During the 2022-2023 school year, Gus Mingst ’23 served his league’s punishment by running a mile while drinking a glass of milk after every lap in front of the school community. Engelberg said having an extreme punishment can make fantasy leagues more enjoyable.

“The milk mile was really fun to watch,” Engelberg said. “I’m pretty confident that I’m not going to lose. I say the punishment should be as severe as it can be because it makes things interesting come playoffs.”

Wilson Federman said having the loser complete the punishment in public is most optimal.

“The public humiliation part is definitely one of the key aspects of the punishment, and some public humiliation at school is definitely the ultimate form of punishment we’re going for,” Wilson Federman said. “Another idea of ours was having the loser play an instrument of their choice in public, and having to get a certain number of tips until they could stop.”

Although some fantasy football leagues enjoy the aspect of punishments, others decide not to have them at all. John McNitt ’25 said having a punishment can take away the aspect of winning.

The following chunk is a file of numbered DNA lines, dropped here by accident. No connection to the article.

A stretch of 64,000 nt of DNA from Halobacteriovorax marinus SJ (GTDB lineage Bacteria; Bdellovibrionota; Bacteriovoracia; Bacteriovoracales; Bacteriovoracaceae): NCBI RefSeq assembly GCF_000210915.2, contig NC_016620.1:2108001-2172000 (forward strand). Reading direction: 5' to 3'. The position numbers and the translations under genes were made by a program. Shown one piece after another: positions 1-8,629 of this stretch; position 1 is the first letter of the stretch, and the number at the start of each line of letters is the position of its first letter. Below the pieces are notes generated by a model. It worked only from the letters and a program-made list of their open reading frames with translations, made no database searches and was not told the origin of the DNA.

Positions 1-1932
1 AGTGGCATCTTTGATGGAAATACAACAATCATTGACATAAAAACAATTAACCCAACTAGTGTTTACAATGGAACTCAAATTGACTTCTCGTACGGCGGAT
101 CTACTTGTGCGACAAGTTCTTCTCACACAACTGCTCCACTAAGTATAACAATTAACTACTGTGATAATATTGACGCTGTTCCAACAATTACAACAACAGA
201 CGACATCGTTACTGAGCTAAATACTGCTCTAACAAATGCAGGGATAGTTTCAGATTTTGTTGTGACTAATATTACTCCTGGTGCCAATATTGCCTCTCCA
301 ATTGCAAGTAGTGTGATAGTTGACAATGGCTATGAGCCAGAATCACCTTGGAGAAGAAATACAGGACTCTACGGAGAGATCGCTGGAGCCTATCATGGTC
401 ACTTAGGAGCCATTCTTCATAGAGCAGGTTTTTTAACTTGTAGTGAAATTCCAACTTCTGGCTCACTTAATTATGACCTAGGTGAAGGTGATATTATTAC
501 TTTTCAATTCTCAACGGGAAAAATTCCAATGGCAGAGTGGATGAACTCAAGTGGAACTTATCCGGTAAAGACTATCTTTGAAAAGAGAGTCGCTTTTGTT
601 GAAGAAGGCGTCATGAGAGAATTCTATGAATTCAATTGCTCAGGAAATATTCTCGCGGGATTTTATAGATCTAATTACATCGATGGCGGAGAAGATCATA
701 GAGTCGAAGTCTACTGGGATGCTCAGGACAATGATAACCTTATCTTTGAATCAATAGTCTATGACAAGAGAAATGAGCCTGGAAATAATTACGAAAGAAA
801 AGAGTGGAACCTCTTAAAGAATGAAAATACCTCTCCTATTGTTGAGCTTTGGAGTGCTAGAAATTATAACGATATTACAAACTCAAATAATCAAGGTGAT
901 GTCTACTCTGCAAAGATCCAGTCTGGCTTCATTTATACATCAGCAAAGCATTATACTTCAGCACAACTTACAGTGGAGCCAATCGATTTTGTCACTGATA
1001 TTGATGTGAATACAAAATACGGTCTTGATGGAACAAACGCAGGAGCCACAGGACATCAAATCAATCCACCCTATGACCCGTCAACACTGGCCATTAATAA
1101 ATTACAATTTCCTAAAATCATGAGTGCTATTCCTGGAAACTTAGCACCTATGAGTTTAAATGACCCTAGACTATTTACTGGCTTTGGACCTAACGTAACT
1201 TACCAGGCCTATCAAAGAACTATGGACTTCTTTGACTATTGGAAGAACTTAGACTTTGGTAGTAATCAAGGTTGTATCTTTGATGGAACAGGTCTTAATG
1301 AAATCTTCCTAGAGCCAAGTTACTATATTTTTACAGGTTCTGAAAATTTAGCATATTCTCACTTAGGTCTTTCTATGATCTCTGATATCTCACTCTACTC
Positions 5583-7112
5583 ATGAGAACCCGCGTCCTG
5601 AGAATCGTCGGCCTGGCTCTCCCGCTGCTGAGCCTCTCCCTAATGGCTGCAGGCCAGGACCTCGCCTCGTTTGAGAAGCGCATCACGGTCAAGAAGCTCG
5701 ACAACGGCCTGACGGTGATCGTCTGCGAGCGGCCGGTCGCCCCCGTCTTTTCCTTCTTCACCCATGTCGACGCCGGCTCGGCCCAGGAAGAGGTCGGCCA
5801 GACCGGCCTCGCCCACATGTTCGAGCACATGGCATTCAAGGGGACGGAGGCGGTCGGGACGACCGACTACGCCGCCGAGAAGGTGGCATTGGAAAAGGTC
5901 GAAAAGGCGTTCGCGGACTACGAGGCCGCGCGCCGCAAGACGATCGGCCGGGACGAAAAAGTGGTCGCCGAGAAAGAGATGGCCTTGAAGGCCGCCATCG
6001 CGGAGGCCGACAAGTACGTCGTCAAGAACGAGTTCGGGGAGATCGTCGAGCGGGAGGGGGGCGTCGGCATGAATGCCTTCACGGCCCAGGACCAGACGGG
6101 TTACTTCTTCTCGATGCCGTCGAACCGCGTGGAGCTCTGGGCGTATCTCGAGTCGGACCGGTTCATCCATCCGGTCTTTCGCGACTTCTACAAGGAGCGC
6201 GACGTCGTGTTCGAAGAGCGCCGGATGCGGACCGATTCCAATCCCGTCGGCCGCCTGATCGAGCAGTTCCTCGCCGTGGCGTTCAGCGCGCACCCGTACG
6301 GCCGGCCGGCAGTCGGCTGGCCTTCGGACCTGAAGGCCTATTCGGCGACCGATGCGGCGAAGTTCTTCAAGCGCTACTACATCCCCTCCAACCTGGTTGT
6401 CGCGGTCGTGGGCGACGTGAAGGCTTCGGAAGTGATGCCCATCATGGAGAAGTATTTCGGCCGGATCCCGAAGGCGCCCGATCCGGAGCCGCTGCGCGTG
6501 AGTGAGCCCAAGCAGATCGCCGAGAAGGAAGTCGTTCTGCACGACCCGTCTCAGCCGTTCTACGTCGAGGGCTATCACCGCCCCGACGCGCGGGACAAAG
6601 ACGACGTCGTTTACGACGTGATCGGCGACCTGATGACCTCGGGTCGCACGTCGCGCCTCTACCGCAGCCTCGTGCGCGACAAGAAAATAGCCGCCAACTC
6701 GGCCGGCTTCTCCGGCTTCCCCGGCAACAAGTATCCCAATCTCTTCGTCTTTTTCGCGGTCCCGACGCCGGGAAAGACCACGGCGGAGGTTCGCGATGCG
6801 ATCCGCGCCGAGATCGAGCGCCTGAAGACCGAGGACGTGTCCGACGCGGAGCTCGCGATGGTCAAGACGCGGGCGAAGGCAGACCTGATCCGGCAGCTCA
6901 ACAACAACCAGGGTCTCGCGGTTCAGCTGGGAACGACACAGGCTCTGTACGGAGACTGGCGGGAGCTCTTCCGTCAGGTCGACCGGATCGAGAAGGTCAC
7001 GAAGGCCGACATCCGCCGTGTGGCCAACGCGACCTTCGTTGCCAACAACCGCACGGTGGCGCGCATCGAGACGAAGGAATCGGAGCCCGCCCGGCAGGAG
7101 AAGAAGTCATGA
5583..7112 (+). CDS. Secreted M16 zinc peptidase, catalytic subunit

“There are no punishments in our league,” McNitt said. “I think [they] make [leagues] worse because they don’t incentivize finishing first, just not last.”

Alexander Hudlin ’26 said although fantasy football can be competitive at times, it is still generally a light-hearted and fun activity.

“Sometimes someone will talk trash or send you a bad trade, but it’s all good fun and it’s not an actual competition.” Hudlin said.

Hudlin said playing in a fantasy league with his friends naturally brings him closer to the game of football.

“You have to watch a lot of football to know which players are good and bad,” Hudlin said. “Being in a fantasy league kind of forces you to get closer with those people in your league and watch football more.”

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Justin Tang, Assistant Sports Editor